This NASA Hubble Space Telescope image shows the distribution of dark matter in the center of the giant galaxy cluster Abell 1689, containing about 1,000 galaxies and trillions of stars. Dark matter is an invisible form of matter that accounts for most of the universe's mass.
Credit: NASA/JPL-Caltech/ESA/Institute of Astrophysics of Andalusia, University of Basque Country/JHU
Bruce Lieberman is a freelance science writer based in San Diego, Calif. He frequently writes about astrophysics for The Kavli Foundation and has also written for Air & Space Magazine, Sky & Telescope, Scientific American and other media outlets. He contributed this article to Space.com's Expert Voices: Op-Ed & Insights
In late February, on behalf of The Kavli Foundation, I attended an annual conference of dark matter hunters — men and women on a common quest to identify the unknown stuff that makes up more than a quarter of the universe.
At Dark Matter 2014, held at UCLA, more than 160 physicists from around the world discussed their latest findings and technologies, and they shared their hopes and frustrations in solving one of cosmology's biggest mysteries. So where does the hunt stand?
As part of a series of discussions about the universe conducted by The Kavli Foundation, I had the opportunity to speak with three leading physicists at the conference about its biggest highlights and prospects for future progress.
Joining the conversation were Blas Cabrera, professor of physics at Stanford University, Member of the Kavli Institute for Particle Astrophysics and Cosmology (KIPAC) at Stanford, and spokesperson for the SuperCDMS dark matter experiment; Dan Hooper, scientist in the Theoretical Astrophysics Group at the Fermi National Accelerator Laboratory, associate professor in the Department of Astronomy and Astrophysics at the University of Chicago, and senior member of the Kavli Institute for Cosmological Physics (KICP) at Uchicago; and Tim Tait, professor of physics and astronomy at the University of California, Irvine, and Member of the university's Theoretical Particle Physics Group.
The following is an edited transcript of the discussion.
THE KAVLI FOUNDATION: Almost everyone at the conference seems to think we're finally on the path toward figuring out what dark matter is. After 80 years of being in the "dark," what are we hearing at this meeting to explain the optimism?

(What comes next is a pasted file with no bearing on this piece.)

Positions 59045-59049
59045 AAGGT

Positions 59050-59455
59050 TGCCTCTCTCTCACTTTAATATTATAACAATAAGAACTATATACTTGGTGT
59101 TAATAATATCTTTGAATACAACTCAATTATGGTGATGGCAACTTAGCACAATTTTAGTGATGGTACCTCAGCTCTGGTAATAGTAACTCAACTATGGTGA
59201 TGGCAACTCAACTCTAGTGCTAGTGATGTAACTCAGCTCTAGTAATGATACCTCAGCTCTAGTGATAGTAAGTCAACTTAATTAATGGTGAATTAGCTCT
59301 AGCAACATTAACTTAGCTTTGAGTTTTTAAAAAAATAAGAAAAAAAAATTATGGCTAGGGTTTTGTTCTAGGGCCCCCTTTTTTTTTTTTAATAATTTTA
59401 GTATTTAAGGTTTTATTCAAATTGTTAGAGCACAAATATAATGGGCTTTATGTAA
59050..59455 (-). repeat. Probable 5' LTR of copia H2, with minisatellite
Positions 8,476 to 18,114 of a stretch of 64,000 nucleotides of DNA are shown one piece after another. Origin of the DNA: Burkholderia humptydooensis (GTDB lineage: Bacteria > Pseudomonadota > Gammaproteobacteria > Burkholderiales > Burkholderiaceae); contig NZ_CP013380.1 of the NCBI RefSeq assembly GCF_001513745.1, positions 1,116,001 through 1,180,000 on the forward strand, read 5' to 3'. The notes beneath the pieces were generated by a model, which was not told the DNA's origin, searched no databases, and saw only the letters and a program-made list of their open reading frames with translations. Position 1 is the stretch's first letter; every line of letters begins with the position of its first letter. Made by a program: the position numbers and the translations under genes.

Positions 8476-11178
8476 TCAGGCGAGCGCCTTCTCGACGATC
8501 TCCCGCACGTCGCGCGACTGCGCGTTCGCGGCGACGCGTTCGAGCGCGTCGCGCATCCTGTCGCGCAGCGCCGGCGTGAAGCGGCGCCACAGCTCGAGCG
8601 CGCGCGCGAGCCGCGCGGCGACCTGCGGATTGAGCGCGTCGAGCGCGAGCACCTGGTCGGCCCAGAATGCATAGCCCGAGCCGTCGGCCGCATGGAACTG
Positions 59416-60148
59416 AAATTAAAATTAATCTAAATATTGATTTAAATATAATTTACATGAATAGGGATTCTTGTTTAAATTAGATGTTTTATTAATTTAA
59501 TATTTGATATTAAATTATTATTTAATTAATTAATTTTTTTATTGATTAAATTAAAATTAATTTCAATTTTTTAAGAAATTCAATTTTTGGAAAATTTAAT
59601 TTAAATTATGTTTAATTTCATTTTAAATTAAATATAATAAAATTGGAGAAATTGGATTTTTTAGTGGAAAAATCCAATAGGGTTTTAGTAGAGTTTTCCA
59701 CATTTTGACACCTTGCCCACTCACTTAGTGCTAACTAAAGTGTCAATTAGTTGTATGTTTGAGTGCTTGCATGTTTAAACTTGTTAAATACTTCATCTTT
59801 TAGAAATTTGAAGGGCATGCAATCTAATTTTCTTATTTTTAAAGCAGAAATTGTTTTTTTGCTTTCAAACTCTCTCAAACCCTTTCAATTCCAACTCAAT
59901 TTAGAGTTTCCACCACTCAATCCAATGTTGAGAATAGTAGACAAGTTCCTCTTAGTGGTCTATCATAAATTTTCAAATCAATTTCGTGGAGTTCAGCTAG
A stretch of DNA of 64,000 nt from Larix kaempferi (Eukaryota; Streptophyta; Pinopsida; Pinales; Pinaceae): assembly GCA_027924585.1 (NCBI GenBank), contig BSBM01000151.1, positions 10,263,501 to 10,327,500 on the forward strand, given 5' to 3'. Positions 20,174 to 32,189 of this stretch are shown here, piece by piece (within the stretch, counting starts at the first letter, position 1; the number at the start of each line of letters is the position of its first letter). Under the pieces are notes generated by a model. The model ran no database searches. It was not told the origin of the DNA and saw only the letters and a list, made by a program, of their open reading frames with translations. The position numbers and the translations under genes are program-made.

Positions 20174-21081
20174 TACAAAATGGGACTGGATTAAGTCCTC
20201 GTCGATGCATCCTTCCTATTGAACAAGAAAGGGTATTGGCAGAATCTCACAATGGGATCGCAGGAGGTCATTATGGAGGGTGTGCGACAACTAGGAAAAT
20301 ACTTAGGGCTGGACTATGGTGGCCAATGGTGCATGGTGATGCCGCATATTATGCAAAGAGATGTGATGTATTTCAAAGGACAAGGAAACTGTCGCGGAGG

BLAS CABRERA: This conference has highlighted the progression of larger and larger experiments with remarkable advances in sensitivity. What we're looking for is evidence of a dark matter particle, and the leading idea for what it might be is something called a weakly interacting massive particle, or WIMP. We believe the WIMP interacts with ordinary matter only very rarely, but we have hints from a few experiments that might be evidence for WIMPs.
Separately at this conference, we heard about improved calibrations of last fall's results from LUX, the Large Underground Xenon detector that now leads the world in sensitivity for WIMPs above the mass of six protons — a proton being the nucleus of a single hydrogen atom. Under a standard interpretation of the data, the LUX team has ruled out a range of low-end masses for the dark matter particle, another major advance because it does not see potential detections reported by other experiments and further narrows the possibilities for how massive the WIMP might be.
Finally, Dan [Hooper] also gave a remarkable presentation here about another effort: to indirectly detect dark matter by studying radiation coming from the center of the Milky Way galaxy. He reported the possibility of a strong dark matter signal, and I would say that was also one of the highlights of the conference because it provides us with some of the strongest evidence so far of a dark matter detection in space. Dan can explain.
DAN HOOPER: Four and a half years ago, I wrote my first paper on searching for evidence of dark matter at the center of the Milky Way galaxy. And now we think we have the most compelling results to date. What we're looking at is actually gamma rays — the most energetic form of light — radiating from the center of the galaxy. I think that this is very likely a signal of annihilating dark matter particles. As Blas explained, we believe dark matter is made of particles, and these particles, by themselves, are expected to be stable — meaning that they don't readily decay into other particles or forms of radiation. But at the dense core of the Milky Way galaxy , we think they collide and annihilate one another, in the process releasing huge amounts of energy in the form of gamma rays.
TIM TAIT: We expect that the density of dark matter particles, and therefore the intensity of the gamma-ray radiation released when they collide, should both fall as you move away from the galactic center. So, you sort of know what the profile of the signal should be, moving from the center of the galaxy outward.
TKF: So Dan, in this case the gamma rays that we observe radiating from the center of the Milky Way match our predictions for the mass of dark matter particles?